Phil Shannon

GLW author Phil Shannon

The story of one activist's anti-fracking stance

Slick Water: Fracking – and One Insider’s Stand Against the World’s Most Powerful Industry
Andrew Nikiforuk
Greystone Books/David Suzuki Institute
2015, 350 pages

The fracturing of rocks to mine more fossil fuels was born with the oil business, writes the Canadian journalist, Andrew Nikiforuk, in Slick Water.

During the world’s first oil boom in Pennsylvania in the 1850s, highly volatile nitro-glycerine and other explosives were used on sluggish wells with lethal risk, to turn them into gushers by creating new fractures to channel blocked oil to the surface.

Diagnosing Donald Trump – poster boy for the 1%

Never Enough: Donald Trump & the Pursuit of Success
Michael D’Antonio
St Martin’s Press, 2015
389 pages

What will the United States and the world be getting from “President Donald Trump” if such a frightful prospect comes to pass?

Michael D’Antonio’s biography of the Republican Party’s front-running presidential candidate gives us some clues — denial of global warming, vaccination, marriage equality and abortion; insults and worse for religious and ethnic minorities, and for women and the disabled; and a turbo-charged US imperial power.

Malcolm Turnbull's 'born to rule' life dismantled

Born To Rule: The Unauthorised Biography of Malcolm Turnbull
Paddy Manning
Melbourne University Press,2015
442 pages

Coalition Prime Minister Malcolm Turnbull likes to downplay his image as a privileged, wealthy silvertail by touting his time as a flat-dwelling young boy from a broken family.

But, writes the business journalist Paddy Manning in his biography of the former investment banker, Turnbull's upbringing was not that humble.

Shorten too indistinct for even David Marr to nail down

Faction Man: Bill Shorten's Path to Power
David Marr
Quarterly Essay No. 59
Black Inc., 2015

Even the usually perceptive journalist David Marr, in his latest political profile for Quarterly Essay, is defeated by the indistinct and bland Shorten who, in public opinion polls, trails behind “Someone Else” as preferred leader of the Labor Opposition.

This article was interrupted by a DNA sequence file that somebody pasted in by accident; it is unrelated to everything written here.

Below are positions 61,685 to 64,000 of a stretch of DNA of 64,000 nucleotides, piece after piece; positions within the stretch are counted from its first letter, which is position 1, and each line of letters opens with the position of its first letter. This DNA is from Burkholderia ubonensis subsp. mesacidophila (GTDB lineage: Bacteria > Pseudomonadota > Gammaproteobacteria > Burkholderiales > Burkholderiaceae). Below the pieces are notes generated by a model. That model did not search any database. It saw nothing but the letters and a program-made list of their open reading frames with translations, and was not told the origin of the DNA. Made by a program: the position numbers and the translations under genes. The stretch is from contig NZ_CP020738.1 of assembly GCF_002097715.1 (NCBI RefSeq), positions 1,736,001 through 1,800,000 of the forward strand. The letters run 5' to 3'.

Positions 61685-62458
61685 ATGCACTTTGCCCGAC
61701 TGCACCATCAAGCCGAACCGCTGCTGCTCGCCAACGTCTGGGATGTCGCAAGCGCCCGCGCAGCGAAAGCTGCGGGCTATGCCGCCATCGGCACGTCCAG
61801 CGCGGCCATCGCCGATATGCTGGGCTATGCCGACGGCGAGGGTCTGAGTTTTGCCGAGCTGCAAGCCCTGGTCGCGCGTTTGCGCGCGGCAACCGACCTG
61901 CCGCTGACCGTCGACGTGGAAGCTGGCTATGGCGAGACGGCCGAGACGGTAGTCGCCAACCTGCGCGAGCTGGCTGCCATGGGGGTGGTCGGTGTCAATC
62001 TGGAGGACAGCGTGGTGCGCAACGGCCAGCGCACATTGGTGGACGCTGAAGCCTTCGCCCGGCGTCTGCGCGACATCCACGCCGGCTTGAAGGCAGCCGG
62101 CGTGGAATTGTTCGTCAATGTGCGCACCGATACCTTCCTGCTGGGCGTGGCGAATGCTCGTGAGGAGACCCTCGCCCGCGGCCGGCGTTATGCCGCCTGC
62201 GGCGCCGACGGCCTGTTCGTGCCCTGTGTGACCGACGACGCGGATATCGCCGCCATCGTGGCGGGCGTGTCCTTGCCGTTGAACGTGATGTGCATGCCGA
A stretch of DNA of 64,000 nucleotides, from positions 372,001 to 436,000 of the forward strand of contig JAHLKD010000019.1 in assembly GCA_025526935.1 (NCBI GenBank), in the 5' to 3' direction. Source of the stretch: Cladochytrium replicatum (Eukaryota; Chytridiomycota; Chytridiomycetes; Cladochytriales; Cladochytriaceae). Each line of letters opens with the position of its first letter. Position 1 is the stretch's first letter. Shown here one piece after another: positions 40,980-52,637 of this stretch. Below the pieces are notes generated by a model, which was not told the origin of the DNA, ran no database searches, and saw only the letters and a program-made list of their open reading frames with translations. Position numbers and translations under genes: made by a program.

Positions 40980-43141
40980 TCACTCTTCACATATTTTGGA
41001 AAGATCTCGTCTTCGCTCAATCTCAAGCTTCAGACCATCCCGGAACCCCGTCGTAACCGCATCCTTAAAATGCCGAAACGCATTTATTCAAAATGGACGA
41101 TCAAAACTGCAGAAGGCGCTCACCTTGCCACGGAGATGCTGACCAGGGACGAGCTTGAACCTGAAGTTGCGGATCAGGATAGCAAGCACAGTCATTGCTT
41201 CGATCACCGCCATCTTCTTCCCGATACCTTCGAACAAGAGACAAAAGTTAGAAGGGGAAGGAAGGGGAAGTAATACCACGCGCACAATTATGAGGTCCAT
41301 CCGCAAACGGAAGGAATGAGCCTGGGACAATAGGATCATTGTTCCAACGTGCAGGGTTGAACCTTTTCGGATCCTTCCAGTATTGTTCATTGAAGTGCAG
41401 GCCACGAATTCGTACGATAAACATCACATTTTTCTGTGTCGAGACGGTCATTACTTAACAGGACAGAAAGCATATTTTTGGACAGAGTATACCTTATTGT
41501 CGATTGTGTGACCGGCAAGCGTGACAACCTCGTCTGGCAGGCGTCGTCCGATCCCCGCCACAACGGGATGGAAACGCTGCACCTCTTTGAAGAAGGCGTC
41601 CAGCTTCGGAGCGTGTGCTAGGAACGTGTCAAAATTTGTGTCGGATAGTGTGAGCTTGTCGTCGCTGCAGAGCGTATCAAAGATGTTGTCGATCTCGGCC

Flannery's climate 'Third Way' well intended, but dodges the problem

Atmosphere of Hope: Searching for Solutions to the Climate Crisis
By Tim Flannery
Text Publishing, 2015
245 pages

Australian scientist Tim Flannery became fascinated with proposals to extract excess carbon dioxide from the atmosphere and oceans when the billionaire aeronautics carbon-polluter Richard Branson, in response to Flannery's first book on climate change, The Weather Makers, invited Flannery to be a judge on Branson's £25 million Virgin Earth Challenge prize for methods of carbon withdrawal and storage.

The British royal knee-deep in fascist mud


Wallis Simpson, Edward of Windsor, Adolf Hitler (fourth, fifth and sixth from left).

17 Carnations: The Windsors, The Nazis & The Cover-Up
By Andrew Morton
Michael O’Mara Books, 2015,
327 pages

Australian inequality skewered, but few solutions found in Labor

Battlers & Billionaires: The Story of Inequality in Australia
Andrew Leigh
Black Inc. Books, 2013
210 pages, $19.99 (pb)

In Australia, notes economist and Labor MP Andrew Leigh, the poorest 20% of the population own just 1% of total household wealth. The top 20%, however, hog a fat 62%.

Three books show how close nuclear catastrophe is

Command & Control
Eric Schlosser
Allen Lane, 2013
632 pages
A Short History Of Nuclear Folly
Rudolph Herzog
Melville House, 2014
252 pages
Atomic Comics: Cartoonists Confront The Nuclear Age
Ferenc Szasz
University of Nevada Press, 2013
179 pages

Atomic bombs have only been used in warfare twice, but they have nearly been detonated, through accident or mistake, many more times, writes Eric Schlosser in his book on nuclear weapons mishaps, Command and Control.

Qatar's ugly World Cup exposed


Migrant workers are employed in slave-like conditions on construction of Qatar's World Cup facilities.

The Ugly games: The Qatari Plot to Buy the World Cup
Heidi Blake & Jonathan Calvert
Simon & Schuster, 2015 472 pages

The only surprising thing about the FIFA corruption scandal is that anyone should be surprised, given the long history of credible allegations of bribery in world football’s governing body.

Guantanamo horrors shift military men's views

In The Company Of Cowards: Bush, Howard & Injustice at Guantanamo
Michael Mori
Viking, 2014
292 pages, $29.99 (pb)

Murder At Camp Delta: A Staff Sergeant’s Pursuit Of The Truth About Guantanamo Bay
Joseph Hickman
Simon & Schuster, 2015
245 pages, $29.99 (pb)

Major Michael Mori was a Republican-leaning, US military lawyer who “embraced the values I had been taught in scouts, sports, high school, college, law school and the Marines” — above all the ideal of fair play.

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